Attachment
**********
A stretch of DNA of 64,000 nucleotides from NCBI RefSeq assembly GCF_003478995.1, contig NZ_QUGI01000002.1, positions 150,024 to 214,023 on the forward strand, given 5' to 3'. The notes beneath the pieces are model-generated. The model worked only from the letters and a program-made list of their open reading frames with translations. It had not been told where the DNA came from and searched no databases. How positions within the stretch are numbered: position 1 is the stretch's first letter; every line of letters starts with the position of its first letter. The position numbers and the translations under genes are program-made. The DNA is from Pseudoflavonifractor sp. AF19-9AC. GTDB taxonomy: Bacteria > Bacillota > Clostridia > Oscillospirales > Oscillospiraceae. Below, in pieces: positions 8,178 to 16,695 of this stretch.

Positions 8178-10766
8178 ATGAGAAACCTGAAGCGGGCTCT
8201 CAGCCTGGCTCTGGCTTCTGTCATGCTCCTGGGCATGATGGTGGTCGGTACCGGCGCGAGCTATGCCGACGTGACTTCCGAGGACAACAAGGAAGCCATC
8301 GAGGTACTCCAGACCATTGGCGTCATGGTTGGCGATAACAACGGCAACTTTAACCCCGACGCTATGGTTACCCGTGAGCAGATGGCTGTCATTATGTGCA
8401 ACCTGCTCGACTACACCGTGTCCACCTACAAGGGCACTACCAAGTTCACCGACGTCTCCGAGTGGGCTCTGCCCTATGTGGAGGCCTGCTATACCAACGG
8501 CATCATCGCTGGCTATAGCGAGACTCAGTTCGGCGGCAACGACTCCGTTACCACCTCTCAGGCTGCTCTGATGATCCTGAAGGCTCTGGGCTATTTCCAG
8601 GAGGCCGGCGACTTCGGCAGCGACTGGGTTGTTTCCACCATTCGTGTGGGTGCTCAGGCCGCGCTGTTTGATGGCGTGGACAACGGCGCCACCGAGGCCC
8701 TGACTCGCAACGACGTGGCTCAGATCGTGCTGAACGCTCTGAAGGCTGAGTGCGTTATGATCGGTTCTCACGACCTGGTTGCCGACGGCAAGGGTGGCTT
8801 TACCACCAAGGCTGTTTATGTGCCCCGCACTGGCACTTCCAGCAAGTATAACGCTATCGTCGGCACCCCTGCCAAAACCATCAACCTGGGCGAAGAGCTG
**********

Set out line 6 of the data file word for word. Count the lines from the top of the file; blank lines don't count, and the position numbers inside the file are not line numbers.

8401 ACCTGCTCGACTACACCGTGTCCACCTACAAGGGCACTACCAAGTTCACCGACGTCTCCGAGTGGGCTCTGCCCTATGTGGAGGCCTGCTATACCAACGG